Jane Birkin Remembered: Gainsbourg’s Muse Controlled Her Own Image

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With jane birkinWith the death of France, France loses both an icon and one of its greatest enigmas. Focusing on France is not to belittle the fact that Birkin’s death will be mourned around the world. Along with Brigitte Bardot, Françoise Hardy, and Catherine Deneuve, Birkin was one of the last surviving women of the 1960s who sparked global attention in French culture.

Except that Birkin isn’t French. He was born in London and has stuck to a British accent his entire life. Birkin was perfectly fluent, but fake pure the way he spoke the language he adopted, which reinforced his personality as an eternal child. For the French, this was part of his unique charm, which he set up decades ago and sometimes struggled to escape.

As the partner and muse of the Svengali-like songwriting genius Serge Gainsbourg, Birkin posed for the cover of her album “Histoire de Melody Nelson” in just a red wig and open-waisted jeans, with a plush monkey clasped to her bare chest. Two years ago, she recorded the erotic duet “Je t’aime moi non plus” originally written for Bardot, she. These are the ecstatic groans that echo in the final seconds of the scandalous piece that led to Birkin being censored in various corners and condemned by the Vatican.

Jane met Serge in the 1969 movie “Slogan,” a disposable but fun comedy about a middle-aged advertising executive who is convinced to leave his pregnant wife after falling in love with a much younger fairy (guess who’s playing it). This reluctant sex symbol who dared to appear naked in Antonioni’s “Blow-Up” and played the naive youth seduced by Alain Delon in “La piscine” has never been a great actor – he had neither the training nor the talent to transform dramatically. herself for a role – but she had that much rarer, indescribable quality of star. When the audience looked at Jane Birkin on screen, they saw Jane Birkin… or they saw the figure that Jane Birkin had convinced the audience to be the real her, and it could have been an elaborate performance that would actually last a lifetime.

This paradox was key to its appeal. Was Birkin a doll shaped by the men in her life, or an artist with an instinctive flair? Both were correct. Birkin’s own diaries, which he collects and publishes under the name “The Munkey Diaries,” reveal far less than fans demand. Gainsbourg may have encouraged Birkin to be ubiquitous (as he appears in ad campaigns and disposable comedies), but he’s gradually taken control of his own image.

As we discovered in the two most revealing screen credits, Birkin was extremely insecure from the start: “Jane B. par Agnès V.” and “Jane from Charlotte.” The first is an entertaining postmodern pseudo-documentary on Birkin by pioneering French director Agnès Varda. Along with clips of her most famous roles as Jeanne d’Arc, or the mythological Greek princess Ariadne, a crime movie femme fatale or a pie-faced silent comedian – only Birkin hadn’t acted in any of those roles. This produced B-roll material was shot specifically for the film, as Varda gave the then-forties starlet a chance to play roles that she had been rejected. (The movie is currently airing on the Criterion Channel.)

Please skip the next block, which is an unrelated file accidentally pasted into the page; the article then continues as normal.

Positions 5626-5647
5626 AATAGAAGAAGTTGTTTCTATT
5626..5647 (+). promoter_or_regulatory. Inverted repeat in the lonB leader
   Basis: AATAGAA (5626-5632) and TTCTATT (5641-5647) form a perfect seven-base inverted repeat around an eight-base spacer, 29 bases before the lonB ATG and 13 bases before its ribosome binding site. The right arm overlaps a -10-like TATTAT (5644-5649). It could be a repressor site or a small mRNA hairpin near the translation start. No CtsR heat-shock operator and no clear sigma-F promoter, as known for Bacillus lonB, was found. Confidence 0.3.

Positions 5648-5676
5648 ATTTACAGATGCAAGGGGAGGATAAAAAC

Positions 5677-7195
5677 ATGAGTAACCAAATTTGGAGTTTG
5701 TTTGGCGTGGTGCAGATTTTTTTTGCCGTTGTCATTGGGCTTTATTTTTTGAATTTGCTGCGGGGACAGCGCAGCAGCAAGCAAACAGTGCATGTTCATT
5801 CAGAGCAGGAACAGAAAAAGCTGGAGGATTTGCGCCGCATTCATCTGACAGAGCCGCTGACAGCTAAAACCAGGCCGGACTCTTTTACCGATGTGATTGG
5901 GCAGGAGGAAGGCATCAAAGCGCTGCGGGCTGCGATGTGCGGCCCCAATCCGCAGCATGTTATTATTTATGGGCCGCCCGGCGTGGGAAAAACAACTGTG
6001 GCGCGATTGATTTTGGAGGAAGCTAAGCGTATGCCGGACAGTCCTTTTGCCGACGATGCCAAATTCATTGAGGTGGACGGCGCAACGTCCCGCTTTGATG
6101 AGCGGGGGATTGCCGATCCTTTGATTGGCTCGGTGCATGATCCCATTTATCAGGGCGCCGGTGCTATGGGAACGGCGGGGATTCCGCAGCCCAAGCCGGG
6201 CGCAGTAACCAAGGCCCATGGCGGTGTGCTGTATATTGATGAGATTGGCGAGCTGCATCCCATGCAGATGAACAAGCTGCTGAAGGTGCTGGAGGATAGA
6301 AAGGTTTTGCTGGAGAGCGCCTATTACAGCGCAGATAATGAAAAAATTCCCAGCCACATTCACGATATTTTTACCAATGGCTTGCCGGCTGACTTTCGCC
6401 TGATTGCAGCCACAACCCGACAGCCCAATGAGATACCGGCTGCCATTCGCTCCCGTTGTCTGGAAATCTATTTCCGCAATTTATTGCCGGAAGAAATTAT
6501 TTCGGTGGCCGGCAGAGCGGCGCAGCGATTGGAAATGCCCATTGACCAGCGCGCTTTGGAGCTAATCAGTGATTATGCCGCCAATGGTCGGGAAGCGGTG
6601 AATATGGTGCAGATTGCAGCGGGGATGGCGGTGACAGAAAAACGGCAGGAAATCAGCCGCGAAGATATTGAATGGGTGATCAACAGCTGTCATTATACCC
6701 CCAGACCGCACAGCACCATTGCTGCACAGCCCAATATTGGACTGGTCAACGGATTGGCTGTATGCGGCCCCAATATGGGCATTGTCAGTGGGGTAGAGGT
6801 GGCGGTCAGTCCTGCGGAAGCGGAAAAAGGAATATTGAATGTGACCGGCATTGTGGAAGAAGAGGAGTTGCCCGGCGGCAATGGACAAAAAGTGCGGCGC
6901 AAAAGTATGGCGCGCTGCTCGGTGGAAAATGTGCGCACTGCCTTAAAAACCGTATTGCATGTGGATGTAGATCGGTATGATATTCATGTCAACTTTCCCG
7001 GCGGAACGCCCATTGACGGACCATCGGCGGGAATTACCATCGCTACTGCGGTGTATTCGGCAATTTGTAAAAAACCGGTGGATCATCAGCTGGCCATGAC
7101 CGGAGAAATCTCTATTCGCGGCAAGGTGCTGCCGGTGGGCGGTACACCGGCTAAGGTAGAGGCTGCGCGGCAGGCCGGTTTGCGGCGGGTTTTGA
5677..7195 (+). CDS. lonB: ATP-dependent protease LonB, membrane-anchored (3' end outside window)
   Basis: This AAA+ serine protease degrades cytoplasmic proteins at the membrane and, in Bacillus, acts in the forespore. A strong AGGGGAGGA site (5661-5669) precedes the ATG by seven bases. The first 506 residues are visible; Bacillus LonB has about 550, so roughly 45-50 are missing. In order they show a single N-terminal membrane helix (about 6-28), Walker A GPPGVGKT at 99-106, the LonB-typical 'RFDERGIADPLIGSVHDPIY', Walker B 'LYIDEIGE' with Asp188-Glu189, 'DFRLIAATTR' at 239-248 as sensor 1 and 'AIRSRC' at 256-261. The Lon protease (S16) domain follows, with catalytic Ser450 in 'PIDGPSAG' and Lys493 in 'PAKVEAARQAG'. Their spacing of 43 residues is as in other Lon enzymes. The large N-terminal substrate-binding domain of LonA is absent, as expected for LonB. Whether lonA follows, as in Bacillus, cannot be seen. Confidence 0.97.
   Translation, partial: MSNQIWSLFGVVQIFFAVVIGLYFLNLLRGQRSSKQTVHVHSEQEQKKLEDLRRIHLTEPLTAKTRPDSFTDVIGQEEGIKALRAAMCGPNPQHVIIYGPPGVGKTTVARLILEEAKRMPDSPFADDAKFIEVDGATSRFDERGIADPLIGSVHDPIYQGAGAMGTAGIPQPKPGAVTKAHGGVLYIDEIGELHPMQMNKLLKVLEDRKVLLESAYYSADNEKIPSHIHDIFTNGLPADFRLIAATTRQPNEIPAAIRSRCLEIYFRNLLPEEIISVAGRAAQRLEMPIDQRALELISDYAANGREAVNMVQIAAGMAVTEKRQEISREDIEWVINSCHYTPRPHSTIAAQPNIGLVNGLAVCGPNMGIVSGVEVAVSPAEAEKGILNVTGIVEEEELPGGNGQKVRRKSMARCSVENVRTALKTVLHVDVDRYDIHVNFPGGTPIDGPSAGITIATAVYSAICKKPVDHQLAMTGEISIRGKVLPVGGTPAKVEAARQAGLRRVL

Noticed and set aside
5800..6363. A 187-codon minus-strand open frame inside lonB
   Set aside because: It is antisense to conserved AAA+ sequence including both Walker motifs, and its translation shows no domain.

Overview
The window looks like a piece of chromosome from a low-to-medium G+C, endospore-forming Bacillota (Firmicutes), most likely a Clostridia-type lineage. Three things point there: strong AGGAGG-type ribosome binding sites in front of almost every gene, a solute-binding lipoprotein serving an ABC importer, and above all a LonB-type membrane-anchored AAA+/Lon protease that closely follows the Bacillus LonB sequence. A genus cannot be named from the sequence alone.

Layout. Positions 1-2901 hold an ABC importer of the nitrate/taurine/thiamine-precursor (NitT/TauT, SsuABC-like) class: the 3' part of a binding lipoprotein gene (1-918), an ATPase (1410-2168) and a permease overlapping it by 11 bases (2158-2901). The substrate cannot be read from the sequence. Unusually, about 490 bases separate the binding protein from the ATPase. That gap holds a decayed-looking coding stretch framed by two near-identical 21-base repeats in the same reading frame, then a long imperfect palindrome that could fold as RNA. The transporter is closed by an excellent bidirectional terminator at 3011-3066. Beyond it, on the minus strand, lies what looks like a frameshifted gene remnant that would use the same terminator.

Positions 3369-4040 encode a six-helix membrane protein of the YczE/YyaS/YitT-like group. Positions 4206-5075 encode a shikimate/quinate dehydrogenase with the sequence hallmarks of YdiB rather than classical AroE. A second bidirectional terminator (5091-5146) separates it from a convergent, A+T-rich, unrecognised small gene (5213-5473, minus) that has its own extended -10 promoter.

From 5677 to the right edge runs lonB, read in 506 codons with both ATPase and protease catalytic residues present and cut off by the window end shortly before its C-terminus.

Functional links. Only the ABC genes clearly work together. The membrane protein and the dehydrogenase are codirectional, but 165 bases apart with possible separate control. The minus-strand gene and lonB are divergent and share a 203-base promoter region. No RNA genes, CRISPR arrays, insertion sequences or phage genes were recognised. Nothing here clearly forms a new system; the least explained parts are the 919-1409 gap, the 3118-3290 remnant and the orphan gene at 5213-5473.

In contrast, “Jane by Charlotte” is a true documentary made by the daughter of her 12-year relationship with Serge. Charlotte Gainsbourg is one of the most daring and versatile actors of our time, but she can only get so much from her mother, who has been filmed and photographed, skimmed and objectified for much of her life. At a certain point in the 1980s, he rebelled against the reductionist way the world saw him. She got a haircut (she was short in Varda’s movie) and insisted on giving a live concert at the Bataclan in Paris.

Previous performances have involved pantomime to prerecorded sound; Birkin had something to prove. In the ’60s and ’70s, she embodied a new kind of sex symbol: Swinging London’s ambassador in France. While Bardot was lecherous, Birkin was a tomboy: “garconne”, described in “Melody Nelson”. Tall and thin, with bony hips and flat breasts, Birkin didn’t find herself attractive (that was long before Kate Moss turned heroin into a chic aesthetic). Of course, the public disagreed, and the blue-eyed, gap-toothed Jane Birkin genre is still thriving in French cinema every year – all because she has agreed to pose as the underage fairy of Gainsbourg.

Serge’s lyrics were about a 14-year-old singer hitting and then seducing her in his Rolls Royce – a provocation that raised eyebrows at the time and was certainly not allowed by today’s hypersensitivity. Years later, after collaborating with Varda on “Jane B.” Birkin went on to play the predator in the surprisingly non-scandalous “Kung Fu Master.” demi).

Although painfully shy in real life, Birkin pushed himself for the sake of art. In Gainsbourg’s directorial debut, “Je t’aime moi non plus” (as the song), she played a so-and-so-gender waitress to seduce a gay truck driver. Gainsbourg considered playing the role himself, but eventually recruited Joe D’Allesandro, the resident stud of Andy Warhol’s barn.

If that sounds strange to you, consider Birkin’s scenes in Roger Vadim’s movie “Don Juan, or If Don Juan Were a Woman” (also available on the Criterion Channel). Bardot plays the lead character who takes Birkin to bed. This is arguably the sexiest scene in French cinema (although “La piscine” comes close) by the fact that we watch Gainsbourg’s girlfriend come to terms with her ex-boyfriend, who was previously married to Vadim. To say that these are different times would be an understatement.

Birkin may have been an object at the start of his career, but mid-life – with his wit and class – he showed he was at the top of the line. Birkin became even more intriguing by restoring her reputation and building a wall around her secrets.

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